film

Go Read This | Taking a Third Pass at Selling Movie Subscriptions – NYTimes.com

A thoroughly fascinating piece over at the New York Times looking at Stacy Spikes’ struggle to build a subscription based business in the film going space. It’s fascinating one so many levels but the one that sticks, firmly, in my mind is his answer to the question below:

Q. Are you saying that you could lose money on the subscriptions but make it up with other revenue?
A. We believe the best way to have a successful business model is to have multiple revenue streams. This model is very similar to that of a studio that is focused on more than just box office ticket sales.

via Taking a Third Pass at Selling Movie Subscriptions – NYTimes.com.

We should lock that idea in our heads and think of it every day in every way when we look at our own industries. Multiple revenue streams, multiple revenue streams, multiple revenue streams!
Eoin

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Why The Kindle Fire Worries Me

The Kindle Fire is a beautiful device (and by that I mean it looks pretty nice from a distance). What’s more, it’s at the right price and has a library of content to beat the best on offer. Yet I find it worrying, exceptionally worrying.

Worrying because it marks a shift away from a singular focus on digital books and towards other media forms. Digital books (and their publishers, traditional and self) have benefitted from Amazon’s desire to move their consumers towards digital consumption and purchasing. Benefitted enormously.

Amazon’s strategy though, as the launch of Fire makes clear, is about ALL media forms not just books. As the company builds digital sales of those media (a MUCH bigger market than books), digital books will become less important overall. At some point it may just be the case that they will cease development of a dedicated ereader, just as Apple is close to ceasing the development of a dedicated music player (or at least has relegated the music only devices to the bottom rung of its offering).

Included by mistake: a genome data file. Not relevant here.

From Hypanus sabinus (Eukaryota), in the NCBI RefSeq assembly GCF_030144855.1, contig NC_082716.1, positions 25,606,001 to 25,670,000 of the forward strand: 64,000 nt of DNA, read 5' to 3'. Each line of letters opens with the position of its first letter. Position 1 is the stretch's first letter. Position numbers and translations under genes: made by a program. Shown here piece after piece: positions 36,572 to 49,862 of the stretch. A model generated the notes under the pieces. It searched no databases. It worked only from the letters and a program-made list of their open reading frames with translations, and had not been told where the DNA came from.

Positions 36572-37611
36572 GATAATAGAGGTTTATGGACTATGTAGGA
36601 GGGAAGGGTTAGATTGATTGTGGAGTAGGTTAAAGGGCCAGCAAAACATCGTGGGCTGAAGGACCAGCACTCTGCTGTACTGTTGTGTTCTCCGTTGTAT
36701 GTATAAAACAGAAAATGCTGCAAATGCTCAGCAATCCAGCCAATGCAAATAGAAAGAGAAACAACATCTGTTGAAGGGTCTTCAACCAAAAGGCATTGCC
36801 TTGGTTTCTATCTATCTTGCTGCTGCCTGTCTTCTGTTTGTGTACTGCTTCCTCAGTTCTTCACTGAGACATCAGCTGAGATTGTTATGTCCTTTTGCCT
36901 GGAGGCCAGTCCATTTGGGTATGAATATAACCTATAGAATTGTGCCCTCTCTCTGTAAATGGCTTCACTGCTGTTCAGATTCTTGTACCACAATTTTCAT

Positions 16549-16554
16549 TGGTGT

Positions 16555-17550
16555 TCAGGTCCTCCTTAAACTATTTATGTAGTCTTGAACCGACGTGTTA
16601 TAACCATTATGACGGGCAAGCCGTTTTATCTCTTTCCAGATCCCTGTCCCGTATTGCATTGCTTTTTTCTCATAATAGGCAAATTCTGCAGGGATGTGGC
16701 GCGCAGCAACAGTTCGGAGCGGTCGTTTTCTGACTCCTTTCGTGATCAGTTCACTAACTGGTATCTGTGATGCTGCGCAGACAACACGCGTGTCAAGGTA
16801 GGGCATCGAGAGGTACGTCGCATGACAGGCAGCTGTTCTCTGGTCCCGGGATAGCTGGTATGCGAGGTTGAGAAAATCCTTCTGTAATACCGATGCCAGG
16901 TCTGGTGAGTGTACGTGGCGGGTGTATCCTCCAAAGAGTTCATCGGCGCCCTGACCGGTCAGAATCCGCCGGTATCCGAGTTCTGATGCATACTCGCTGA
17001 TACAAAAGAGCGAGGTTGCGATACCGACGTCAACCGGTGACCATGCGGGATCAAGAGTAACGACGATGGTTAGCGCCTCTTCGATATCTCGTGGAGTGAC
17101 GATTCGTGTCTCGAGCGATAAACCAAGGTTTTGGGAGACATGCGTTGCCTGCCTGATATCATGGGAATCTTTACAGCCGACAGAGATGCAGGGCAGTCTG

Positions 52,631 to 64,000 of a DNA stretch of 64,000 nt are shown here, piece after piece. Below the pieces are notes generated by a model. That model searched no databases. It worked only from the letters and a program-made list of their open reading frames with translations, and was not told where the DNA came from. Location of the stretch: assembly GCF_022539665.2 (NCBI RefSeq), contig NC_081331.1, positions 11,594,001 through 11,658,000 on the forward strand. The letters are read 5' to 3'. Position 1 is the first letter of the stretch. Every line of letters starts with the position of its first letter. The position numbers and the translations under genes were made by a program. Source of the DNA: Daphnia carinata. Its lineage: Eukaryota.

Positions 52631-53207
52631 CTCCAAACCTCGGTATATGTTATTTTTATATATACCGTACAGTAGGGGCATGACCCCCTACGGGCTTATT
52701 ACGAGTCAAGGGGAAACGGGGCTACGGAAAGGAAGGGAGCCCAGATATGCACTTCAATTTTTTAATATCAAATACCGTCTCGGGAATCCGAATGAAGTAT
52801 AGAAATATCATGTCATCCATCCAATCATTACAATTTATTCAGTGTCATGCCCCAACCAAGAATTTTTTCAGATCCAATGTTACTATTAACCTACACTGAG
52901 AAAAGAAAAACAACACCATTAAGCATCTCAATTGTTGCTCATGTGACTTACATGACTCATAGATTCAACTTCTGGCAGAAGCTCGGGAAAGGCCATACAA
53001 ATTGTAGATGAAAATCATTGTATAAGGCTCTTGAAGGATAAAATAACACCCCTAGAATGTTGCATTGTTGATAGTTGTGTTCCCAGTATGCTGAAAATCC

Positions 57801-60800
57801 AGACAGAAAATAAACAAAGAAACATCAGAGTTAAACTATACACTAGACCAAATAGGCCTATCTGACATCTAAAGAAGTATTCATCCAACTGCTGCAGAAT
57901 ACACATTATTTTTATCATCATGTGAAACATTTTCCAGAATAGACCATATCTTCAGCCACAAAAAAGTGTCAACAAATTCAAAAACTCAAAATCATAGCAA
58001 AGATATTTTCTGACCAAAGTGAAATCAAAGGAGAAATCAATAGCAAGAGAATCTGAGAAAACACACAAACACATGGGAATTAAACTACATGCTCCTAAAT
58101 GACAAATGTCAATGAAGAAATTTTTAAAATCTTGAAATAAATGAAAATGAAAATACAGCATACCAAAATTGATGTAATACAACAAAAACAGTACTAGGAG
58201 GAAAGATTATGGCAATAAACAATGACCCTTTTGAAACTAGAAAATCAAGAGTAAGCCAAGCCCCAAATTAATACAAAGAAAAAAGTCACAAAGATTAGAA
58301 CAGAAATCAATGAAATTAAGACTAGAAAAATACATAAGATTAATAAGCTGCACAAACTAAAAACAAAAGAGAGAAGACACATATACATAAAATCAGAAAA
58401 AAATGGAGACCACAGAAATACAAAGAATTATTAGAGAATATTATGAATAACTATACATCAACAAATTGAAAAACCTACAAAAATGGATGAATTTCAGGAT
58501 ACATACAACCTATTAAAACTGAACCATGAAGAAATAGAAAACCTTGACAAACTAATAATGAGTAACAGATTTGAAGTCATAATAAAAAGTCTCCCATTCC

More importantly, Amazon is popularising mobile, digital media consumption and at relatively cheap prices. This long-term strategy is all the time building the competition plain text ebooks face.

There is only so much audience attention to go around and as mobile gaming, tv and film watching and web browsing become possible for everyone, it is just possible that digital books will lose out*. Of course maybe the audience that moves digital will be big enough for this to not be an issue, but even so book publishers and authors will need to compete with movies, games and music much more directly and immediately than they have in the past.

The possibility then that the Kindle Fire presents is one where the dedicated device that has done so much to build the digital book market is, however distantly, headed for a quiet retirement and the publishers who think they have it all so sorted now are going to faced a changed game yet again.

But maybe these are just wasted fears! I certainly hope so.
Eoin

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* I’m a pessimist on this score and think that possible is a definite.